rectal resections, patients were investigated using the IPPS
(International Prostatic Symptom Score) questionnaire for
urinary function and either the IIEF (International Index of
Erectile Function) questionnaire, which evaluates mens
sexual function (10), or the FSFI (Female Sexual Function
Index), which evaluates womens sexual function (11). The
information was collected before surgery and during a period
between 6 and 12 months after surgery.

Operative technique
In 2008, robotic surgery for rectal cancer was performed
using the Da Vinci S Surgical System; since 2009, the Da
Vinci Si Surgical System (Intuitive Surgical, Sunnyvale,
CA, USA) has been used in robotic rectal resections for a
four-arm full robotic procedure.
In cases of upper rectal cancer preoperative colonoscopic
tattooing using an injection method with prepackaged sterile
India ink for the localization of the inferior margin of the
tumor was performed. Mechanical bowel operation was
performed the day before surgery. Prophylaxis with antibiotics
and treatment for thrombosis were performed in the same way
as for open rectal surgery. After the induction of general
anesthesia, the patient was placed in a modied lithotomy
position with the legs abducted and slightly flexed at the
knees, and the patient's left arm was placed alongside the
body. The position was secured with a vacuum-mattress device.
Peritoneum of 10-12 mm Hg was achieved with a Veress
needle inserted 2-3 cm to the right and superior to the
umbilicus, and a 12-mm trocar for the camera was placed. A
30 0 down-looking endoscope was used. Four additional trocars
were inserted as follows: one in the right iliac fossa 10 cm from
the camera port, in the upper abdomen, slightly to the left;
one in the left iliac fossa, on the spino-umbilical line, while
the robotic ports and a laparoscopic trocar for the side assistant
were placed in the right abdominal flank, 8 cm from the
camera and right arm ports. The patients were placed in 30degree Trendelenburg position and tilted right-side down. The
Da Vinci system was docked over the patients left hip. For
vascular access, left colon mobilization and splenic flexure

mobilization, a 3-arm robotic procedure was performed using

the ports placed in the right iliac fossa and in the upper
abdomen. At this stage, docking the fourth arm could result in
collisions between the robotic arms, that is why we prefer a 4arm robotic procedure only for TME. The IMV was taken at
the inferior border of the pancreas. The IMA was isolated and
divided between clips 1 cm from its origin with caution in order
to preserve the hypogastric nerves. In some cases, with tall and
obese patients, it was not feasible to perform splenic flexure
takedown with a single docking procedure. In these cases,
splenic flexure takedown was performed laparoscopically at the
end of the robotic procedure after undocking the robot. For
TME, the fourth robotic arm was docked. The dissection was
performed using a monopolar hook and monopolar robotic
scissors or a Harmonic scalpel, depending on the surgeons
preference. In low rectal tumors, when a sphincter-saving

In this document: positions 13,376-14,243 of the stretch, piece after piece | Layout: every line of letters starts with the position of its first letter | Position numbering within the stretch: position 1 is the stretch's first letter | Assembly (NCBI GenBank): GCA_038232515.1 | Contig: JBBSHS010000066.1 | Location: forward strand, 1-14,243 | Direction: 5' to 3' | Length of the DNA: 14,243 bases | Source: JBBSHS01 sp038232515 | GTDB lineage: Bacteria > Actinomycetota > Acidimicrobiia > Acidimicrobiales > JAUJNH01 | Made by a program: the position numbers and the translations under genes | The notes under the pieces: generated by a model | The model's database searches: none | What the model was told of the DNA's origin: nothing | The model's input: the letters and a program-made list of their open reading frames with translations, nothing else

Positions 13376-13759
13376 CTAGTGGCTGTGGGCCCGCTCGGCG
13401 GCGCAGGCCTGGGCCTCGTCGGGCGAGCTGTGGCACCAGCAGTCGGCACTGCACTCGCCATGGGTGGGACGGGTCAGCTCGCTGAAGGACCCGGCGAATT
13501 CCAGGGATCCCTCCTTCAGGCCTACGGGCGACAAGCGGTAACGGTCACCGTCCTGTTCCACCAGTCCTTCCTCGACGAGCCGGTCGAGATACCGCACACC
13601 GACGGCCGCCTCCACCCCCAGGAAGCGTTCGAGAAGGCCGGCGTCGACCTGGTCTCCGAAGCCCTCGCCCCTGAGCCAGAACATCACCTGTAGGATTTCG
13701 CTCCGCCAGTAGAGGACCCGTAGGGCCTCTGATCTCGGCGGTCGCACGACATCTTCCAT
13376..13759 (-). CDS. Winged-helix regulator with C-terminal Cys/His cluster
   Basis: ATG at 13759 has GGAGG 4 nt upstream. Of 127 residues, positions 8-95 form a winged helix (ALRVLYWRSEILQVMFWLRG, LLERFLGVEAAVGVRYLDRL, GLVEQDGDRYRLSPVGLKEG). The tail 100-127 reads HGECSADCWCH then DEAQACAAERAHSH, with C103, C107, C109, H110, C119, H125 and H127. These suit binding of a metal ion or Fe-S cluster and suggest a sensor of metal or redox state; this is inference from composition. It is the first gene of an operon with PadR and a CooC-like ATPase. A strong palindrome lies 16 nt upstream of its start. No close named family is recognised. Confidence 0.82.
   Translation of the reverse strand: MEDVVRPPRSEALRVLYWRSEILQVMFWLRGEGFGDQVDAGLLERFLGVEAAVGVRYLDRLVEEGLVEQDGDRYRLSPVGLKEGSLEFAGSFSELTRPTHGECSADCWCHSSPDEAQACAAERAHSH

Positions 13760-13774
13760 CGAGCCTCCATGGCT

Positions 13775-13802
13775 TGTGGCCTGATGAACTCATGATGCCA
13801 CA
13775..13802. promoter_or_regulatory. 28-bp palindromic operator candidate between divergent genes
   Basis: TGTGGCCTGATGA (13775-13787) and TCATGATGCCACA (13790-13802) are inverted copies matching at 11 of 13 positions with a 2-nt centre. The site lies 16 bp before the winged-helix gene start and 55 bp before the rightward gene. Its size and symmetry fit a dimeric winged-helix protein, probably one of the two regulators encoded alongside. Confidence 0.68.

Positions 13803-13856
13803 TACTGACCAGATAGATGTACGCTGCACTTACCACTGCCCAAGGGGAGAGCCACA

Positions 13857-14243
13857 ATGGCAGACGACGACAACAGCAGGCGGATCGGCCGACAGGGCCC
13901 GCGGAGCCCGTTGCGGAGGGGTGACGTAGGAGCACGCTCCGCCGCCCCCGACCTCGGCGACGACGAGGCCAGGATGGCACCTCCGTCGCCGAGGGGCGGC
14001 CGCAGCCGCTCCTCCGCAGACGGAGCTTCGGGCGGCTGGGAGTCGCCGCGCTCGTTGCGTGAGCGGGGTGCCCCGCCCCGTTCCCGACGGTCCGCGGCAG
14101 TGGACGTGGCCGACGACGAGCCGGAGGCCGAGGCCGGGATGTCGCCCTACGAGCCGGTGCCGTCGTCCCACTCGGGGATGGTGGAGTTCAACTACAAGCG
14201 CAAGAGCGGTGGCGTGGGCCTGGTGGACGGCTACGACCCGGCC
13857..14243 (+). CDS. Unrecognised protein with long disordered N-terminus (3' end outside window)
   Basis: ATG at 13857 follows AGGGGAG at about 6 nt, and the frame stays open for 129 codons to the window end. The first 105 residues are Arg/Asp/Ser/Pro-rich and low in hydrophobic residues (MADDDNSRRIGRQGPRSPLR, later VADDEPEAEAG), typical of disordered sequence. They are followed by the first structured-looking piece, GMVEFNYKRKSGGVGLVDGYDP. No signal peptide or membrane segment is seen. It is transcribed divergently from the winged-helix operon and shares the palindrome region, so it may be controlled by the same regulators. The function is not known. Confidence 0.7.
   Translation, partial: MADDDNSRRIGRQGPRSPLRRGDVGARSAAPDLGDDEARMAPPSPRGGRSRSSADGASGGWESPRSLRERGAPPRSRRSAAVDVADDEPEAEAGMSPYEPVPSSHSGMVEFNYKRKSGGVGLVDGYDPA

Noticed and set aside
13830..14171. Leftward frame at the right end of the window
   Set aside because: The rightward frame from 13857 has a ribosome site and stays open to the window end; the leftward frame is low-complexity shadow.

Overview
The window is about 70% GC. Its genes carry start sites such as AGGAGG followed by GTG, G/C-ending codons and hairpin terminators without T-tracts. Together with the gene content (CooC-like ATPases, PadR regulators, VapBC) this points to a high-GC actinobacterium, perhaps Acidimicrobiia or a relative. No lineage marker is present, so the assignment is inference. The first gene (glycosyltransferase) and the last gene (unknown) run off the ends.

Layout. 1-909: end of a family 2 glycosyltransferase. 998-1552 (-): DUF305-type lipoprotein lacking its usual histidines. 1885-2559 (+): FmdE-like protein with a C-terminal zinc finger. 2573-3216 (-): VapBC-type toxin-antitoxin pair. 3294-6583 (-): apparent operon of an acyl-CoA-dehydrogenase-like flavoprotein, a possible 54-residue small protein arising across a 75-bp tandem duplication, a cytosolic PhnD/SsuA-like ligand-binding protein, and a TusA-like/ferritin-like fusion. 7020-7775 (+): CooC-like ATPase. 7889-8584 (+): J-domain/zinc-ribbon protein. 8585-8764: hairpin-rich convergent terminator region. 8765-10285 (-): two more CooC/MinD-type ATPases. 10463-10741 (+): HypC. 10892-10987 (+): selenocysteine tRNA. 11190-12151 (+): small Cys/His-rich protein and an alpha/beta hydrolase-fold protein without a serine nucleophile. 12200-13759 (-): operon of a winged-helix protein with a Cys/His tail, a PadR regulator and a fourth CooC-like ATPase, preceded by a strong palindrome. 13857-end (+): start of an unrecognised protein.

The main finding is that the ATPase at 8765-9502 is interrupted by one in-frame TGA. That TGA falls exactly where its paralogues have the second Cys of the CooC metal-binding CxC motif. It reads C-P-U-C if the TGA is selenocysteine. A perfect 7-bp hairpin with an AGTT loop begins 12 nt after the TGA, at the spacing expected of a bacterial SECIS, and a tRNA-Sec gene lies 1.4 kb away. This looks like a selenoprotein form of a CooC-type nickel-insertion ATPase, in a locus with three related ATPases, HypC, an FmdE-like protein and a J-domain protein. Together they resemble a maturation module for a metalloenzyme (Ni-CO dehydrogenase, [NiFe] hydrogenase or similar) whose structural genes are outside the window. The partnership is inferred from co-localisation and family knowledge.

procedure was intended, especially in a deep male pelvis and in
cases with a bulky tumor, the seven degrees of freedom of the
Endowrist instruments facilitated the dissection. Care was
taken to preserve the hypogastric and pelvic autonomic nerves
in the posterior, lateral and anterior dissections of the rectum.
The most difficult part of this step was to identify and to
preserve the lateral and anterior nerves. In cases of upper
rectal tumors, the dissection continued around the rectum 4-5
centimeters below the inferior margin of the tumor that had
been marked preoperatively; this procedure was a partial
mesorectal excision. In those cases, the surgical procedure that
was performed was an anterior resection. For mid and low
rectal tumors, the entire rectum was mobilized. The surgical
procedure performed for mid rectal tumors was a low anterior
resection with an anastomosis below the peritoneal reflection.
The rectum was divided by the assistant using an Endo GIA
roticulator stapler with a 45-mm blue load. Although 2 or 3
loads were necessary in the majority of cases, in some cases, up
to 5 loads were used. After undocking, the specimen was
extracted via a 4-5 cm Phannenstiel incision. An Alexiswound
retractor (small; AppliedMedical, Rancho Santa Margarita,
CA) was used to protect the incision. After dividing the proximal colon, an anvil was placed into the proximal stump, the
colon was placed back into the abdomen, and the anastomosis
was performed laparoscopically or robotically (with the help of
the fourth robotic arm used as a retractor) using a circular EEA
stapler (12). In 2 cases, we used transanal specimen extraction
after dividing the distal rectum to avoid the Phannenstiel
incision. The proximal colon was divided extracorporeally, and
after the anvil was secured, the colon was pushed back into the
peritoneal cavity. The anastomosis was performed in the same
fashion as described above.
Two drains were left in place, and a loop ileostomy was
performed. At the beginning of our experience, ileostomies
were routinely performed. The current rule is to perform
ileostomy only in cases of low and ultra-low anterior resections.